I have been given a second book by Haruki Murakami - "Au Sud de la frontière, à l'ouest du soleil" (French translation by Corinne Atlan) which I read in two days as I was taken through the main character's quest for an inaccessible completeness in his every contradictory inner feeling and the melancholic moments it entailed ... a "mañana that never came" as the lyrics of South of the border echoed and Duke Ellington's star-crossed lovers sad tune.
A meditation on learning to live with one's decisions ... one's emotional scars ... one's disappointment ... one's fear of disappointment ... one's persisting memories ... revised fantasies ... questions that have not been answered ... questions that might never be answered ... not to go much further on such an intricate and profound issue, one that most of us may already have (somewhere along our lives) pondered on or been affected by.
"After a certain length of time, things harden up like cement hardening in a bucket. And we can't go back anymore (..) the cement that makes you up has hardened so the you you are now cannot be anyone else."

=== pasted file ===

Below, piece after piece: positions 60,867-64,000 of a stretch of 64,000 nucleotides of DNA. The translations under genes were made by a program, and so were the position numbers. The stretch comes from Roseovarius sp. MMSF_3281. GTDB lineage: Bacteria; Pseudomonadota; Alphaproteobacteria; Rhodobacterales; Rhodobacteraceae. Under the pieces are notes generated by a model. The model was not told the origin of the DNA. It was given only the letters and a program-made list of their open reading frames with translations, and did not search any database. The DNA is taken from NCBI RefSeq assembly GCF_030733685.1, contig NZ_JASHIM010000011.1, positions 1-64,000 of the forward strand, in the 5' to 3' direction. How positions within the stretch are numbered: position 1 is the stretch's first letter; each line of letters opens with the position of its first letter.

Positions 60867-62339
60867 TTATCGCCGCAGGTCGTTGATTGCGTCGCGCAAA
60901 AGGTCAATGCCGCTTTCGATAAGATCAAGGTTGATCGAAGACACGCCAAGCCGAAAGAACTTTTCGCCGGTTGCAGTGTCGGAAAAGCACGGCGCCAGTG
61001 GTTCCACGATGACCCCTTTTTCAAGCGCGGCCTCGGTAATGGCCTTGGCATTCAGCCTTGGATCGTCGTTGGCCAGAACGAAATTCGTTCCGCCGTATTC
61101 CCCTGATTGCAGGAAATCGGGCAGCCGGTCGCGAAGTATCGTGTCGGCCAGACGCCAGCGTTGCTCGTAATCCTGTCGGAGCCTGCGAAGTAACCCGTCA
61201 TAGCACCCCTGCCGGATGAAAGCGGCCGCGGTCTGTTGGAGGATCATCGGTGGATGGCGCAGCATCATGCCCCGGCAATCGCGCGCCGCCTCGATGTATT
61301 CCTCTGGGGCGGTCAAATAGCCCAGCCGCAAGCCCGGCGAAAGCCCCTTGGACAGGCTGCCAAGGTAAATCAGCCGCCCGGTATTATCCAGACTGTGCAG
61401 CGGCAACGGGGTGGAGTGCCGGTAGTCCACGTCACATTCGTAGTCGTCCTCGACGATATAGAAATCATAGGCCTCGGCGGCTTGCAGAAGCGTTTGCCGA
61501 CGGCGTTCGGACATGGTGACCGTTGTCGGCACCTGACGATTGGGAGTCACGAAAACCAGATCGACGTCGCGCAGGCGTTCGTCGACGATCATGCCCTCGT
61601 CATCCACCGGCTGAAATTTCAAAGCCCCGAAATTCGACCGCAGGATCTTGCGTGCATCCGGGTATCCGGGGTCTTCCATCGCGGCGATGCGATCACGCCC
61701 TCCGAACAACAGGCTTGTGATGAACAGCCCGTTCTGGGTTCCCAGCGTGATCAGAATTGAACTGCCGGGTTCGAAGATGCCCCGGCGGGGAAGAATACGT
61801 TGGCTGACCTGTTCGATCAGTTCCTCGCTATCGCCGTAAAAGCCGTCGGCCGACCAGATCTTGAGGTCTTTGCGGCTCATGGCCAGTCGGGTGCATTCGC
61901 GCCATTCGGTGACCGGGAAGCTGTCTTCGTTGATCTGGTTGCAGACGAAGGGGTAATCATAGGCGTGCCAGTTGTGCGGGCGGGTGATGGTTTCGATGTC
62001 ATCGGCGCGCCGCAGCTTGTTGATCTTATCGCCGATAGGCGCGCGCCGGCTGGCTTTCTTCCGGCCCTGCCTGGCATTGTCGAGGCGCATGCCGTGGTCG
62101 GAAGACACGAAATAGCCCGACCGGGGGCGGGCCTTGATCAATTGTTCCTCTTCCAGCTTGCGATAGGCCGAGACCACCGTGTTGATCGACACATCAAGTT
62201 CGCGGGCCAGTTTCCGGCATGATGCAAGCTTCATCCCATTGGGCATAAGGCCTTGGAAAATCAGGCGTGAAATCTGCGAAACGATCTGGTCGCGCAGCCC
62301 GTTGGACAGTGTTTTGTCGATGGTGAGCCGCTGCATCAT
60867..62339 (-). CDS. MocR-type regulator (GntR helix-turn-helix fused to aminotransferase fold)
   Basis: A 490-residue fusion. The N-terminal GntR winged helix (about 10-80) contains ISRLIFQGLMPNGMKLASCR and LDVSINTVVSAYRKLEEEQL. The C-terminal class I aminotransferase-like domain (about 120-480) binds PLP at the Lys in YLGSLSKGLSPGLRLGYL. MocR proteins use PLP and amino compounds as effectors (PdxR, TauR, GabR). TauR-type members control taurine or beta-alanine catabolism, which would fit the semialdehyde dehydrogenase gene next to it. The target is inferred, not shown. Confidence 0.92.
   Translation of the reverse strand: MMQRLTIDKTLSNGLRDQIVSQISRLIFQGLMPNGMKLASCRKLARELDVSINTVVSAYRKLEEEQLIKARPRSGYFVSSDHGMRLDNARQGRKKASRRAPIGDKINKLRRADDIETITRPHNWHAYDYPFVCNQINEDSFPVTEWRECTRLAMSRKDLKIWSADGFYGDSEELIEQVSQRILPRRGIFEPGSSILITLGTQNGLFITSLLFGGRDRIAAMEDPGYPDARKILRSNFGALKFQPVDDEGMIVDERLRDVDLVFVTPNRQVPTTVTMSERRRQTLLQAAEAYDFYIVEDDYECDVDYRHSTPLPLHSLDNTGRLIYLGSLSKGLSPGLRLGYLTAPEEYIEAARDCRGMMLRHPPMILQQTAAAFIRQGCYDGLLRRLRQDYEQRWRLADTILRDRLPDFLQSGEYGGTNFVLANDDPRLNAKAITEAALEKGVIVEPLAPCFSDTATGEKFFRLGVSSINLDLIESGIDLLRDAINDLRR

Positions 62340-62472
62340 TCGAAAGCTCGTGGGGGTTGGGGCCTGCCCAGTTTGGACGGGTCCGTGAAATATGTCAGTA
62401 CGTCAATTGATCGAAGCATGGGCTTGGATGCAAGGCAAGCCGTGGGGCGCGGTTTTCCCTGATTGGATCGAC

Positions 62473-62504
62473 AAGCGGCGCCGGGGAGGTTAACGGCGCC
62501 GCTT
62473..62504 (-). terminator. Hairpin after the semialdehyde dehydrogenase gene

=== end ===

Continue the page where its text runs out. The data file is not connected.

"No matter where I go, I still end up me. What is missing never changes. The scenary may change, but I am still the same incomplete person. The same missing elements torture me with a hunger that I can never satisfy. I think that lack in itself is as close as I'll come to defining myself."
"The sad truth is certain types of things can't go backward. Once they start going forward, no matter what you do, they can't go back the way they were."
"Time passing is one thing that can't be redone. Come this far and you can't go back."
"I didn't understand then, that I could hurt someone so badly, she would never recover. That a person can, just by living damage another being beyond repair."
"This is less a story of transcendent passion than a rather bleak look at the fear of disappointment that inhabits most human interaction. Redemption in Murakami's hands is a matter of recognising the role you have played in disappointing others, instead of dwelling on the injustice of your own disappointment" - Janice Nimura , LA Times